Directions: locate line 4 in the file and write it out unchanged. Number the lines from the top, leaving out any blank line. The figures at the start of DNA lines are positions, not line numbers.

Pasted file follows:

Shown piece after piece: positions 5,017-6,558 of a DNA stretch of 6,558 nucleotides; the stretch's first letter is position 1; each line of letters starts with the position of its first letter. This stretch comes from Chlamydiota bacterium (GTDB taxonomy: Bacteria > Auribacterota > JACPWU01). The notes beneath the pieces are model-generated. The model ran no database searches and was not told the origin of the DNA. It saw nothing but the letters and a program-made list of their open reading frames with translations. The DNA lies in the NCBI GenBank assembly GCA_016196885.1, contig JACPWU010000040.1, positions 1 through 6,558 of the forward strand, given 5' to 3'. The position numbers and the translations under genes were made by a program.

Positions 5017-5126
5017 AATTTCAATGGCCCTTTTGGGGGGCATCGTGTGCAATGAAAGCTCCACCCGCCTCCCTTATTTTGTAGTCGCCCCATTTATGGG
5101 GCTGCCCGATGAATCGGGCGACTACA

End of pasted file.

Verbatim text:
5101 GCTGCCCGATGAATCGGGCGACTACA